Research shows last winter was stormiest on record

Thursday 28 August 2014 22.37
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Large parts of the west coast suffered damage in the recent storms (Pic: Carsten Krieger)
Large parts of the west coast suffered damage in the recent storms (Pic: Carsten Krieger)
A scene from Ballybunion, Co Kerry, during the stormy weather
A scene from Ballybunion, Co Kerry, during the stormy weather
New Ross Swimming Pool suffered major damage (Pic: Paddy Delaney)
New Ross Swimming Pool suffered major damage (Pic: Paddy Delaney)
Flooding in south Galway
Flooding in south Galway

Last winter was the stormiest in the 143 years since records began in the UK and Ireland, according to research carried out by climatologists at NUI Maynooth.

Dr Tom Matthews, Dr Conor Murphy and Shaun Harrigan found the winter of 2013/14 was the stormiest in the 66-year record across the North Atlantic.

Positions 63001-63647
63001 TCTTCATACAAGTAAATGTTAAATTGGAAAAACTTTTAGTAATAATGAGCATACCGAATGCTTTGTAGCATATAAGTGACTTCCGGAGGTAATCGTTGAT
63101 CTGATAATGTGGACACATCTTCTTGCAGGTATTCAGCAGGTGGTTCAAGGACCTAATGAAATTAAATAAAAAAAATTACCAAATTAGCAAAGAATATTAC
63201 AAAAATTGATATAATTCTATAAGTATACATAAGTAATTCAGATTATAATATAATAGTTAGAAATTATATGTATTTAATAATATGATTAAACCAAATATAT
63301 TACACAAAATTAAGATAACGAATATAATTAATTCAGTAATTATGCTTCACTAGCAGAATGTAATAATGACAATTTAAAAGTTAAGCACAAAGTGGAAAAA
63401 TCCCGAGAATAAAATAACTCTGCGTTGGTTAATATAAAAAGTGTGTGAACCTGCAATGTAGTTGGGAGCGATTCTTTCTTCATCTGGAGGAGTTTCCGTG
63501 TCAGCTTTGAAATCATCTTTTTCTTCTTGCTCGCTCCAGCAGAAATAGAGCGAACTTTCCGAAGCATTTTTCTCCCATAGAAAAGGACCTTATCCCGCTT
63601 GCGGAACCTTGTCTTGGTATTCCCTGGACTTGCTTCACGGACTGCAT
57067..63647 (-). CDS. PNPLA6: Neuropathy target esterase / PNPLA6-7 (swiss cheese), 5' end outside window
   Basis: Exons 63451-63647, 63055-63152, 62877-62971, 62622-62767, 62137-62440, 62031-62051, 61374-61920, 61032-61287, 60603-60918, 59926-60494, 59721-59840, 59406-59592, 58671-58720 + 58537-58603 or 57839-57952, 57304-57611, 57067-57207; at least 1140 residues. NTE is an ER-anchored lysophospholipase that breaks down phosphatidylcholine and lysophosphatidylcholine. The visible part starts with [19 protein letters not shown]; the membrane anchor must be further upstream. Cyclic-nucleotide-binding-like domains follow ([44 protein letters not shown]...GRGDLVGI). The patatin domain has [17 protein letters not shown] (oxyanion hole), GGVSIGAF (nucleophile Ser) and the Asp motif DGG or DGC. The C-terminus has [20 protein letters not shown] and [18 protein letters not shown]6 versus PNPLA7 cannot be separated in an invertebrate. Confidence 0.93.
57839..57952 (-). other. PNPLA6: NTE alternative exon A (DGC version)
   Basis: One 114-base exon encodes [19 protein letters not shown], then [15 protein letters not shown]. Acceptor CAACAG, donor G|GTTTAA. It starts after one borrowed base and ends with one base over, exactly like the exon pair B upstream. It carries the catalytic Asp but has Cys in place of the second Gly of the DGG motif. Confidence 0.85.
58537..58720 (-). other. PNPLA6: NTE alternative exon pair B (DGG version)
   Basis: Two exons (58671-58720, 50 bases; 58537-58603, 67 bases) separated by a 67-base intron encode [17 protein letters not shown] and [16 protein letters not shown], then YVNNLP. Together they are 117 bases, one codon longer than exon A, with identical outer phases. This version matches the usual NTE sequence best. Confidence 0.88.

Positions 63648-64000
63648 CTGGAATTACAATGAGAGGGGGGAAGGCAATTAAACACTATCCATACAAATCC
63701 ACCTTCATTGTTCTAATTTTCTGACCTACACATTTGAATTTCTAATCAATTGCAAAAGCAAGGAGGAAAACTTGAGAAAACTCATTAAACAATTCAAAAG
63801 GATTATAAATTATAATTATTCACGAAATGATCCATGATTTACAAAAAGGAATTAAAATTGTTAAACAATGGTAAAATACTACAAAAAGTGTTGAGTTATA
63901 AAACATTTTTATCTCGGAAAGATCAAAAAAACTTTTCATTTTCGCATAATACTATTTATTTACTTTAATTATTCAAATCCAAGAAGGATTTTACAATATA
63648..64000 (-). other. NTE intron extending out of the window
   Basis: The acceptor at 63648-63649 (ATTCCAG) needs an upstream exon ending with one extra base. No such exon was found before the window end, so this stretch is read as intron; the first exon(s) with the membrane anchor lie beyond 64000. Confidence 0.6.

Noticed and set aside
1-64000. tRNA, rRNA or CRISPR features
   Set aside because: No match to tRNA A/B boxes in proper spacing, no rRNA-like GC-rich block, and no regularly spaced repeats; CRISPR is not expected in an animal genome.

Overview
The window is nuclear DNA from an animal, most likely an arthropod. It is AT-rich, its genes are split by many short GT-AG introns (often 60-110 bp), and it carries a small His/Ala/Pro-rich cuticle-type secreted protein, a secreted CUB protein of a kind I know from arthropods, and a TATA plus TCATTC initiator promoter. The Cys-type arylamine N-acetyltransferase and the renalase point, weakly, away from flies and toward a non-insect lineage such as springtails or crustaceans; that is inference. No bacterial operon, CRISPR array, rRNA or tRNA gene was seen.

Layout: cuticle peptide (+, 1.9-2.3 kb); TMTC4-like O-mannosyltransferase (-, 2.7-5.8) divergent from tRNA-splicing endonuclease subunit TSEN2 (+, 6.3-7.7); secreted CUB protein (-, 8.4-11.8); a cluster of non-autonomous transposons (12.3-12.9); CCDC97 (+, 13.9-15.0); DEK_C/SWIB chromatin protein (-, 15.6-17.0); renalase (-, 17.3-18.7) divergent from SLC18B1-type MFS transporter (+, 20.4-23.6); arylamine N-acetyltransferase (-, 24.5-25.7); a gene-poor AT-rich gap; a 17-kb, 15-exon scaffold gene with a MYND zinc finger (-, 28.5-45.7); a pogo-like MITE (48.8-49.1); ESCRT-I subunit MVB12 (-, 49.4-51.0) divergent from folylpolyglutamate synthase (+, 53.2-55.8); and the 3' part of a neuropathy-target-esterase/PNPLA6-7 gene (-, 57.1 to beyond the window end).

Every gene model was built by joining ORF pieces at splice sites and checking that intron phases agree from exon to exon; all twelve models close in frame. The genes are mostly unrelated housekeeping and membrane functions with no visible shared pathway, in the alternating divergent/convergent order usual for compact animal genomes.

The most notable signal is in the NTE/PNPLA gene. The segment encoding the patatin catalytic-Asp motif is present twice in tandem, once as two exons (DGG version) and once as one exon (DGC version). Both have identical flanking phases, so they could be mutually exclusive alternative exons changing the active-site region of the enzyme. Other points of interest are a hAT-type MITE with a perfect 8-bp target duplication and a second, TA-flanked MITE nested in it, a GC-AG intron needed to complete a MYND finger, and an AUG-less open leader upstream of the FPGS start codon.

The researchers said it was a result of the unprecedented strength and number of cyclones over the mid and high latitude North Atlantic.

The team used long-running atmospheric data sets to examine the winter storminess over the North Atlantic region for the past seven decades and as far back as winter 1871-1872 specifically for Ireland and the UK.

The scientists say while previous winters here and in the UK may have experienced more storms, which on average may have been more intense, the winter of 2013/14 was unique in its intensity and frequency of storms.

"The exceptional nature of last winter's storminess emphasises the importance of understanding the processes driving such extremes, particularly in light of projections of increased cyclone activity in this part of the Atlantic," said Dr Murphy.

The analysis will be published in next month's edition of the journal.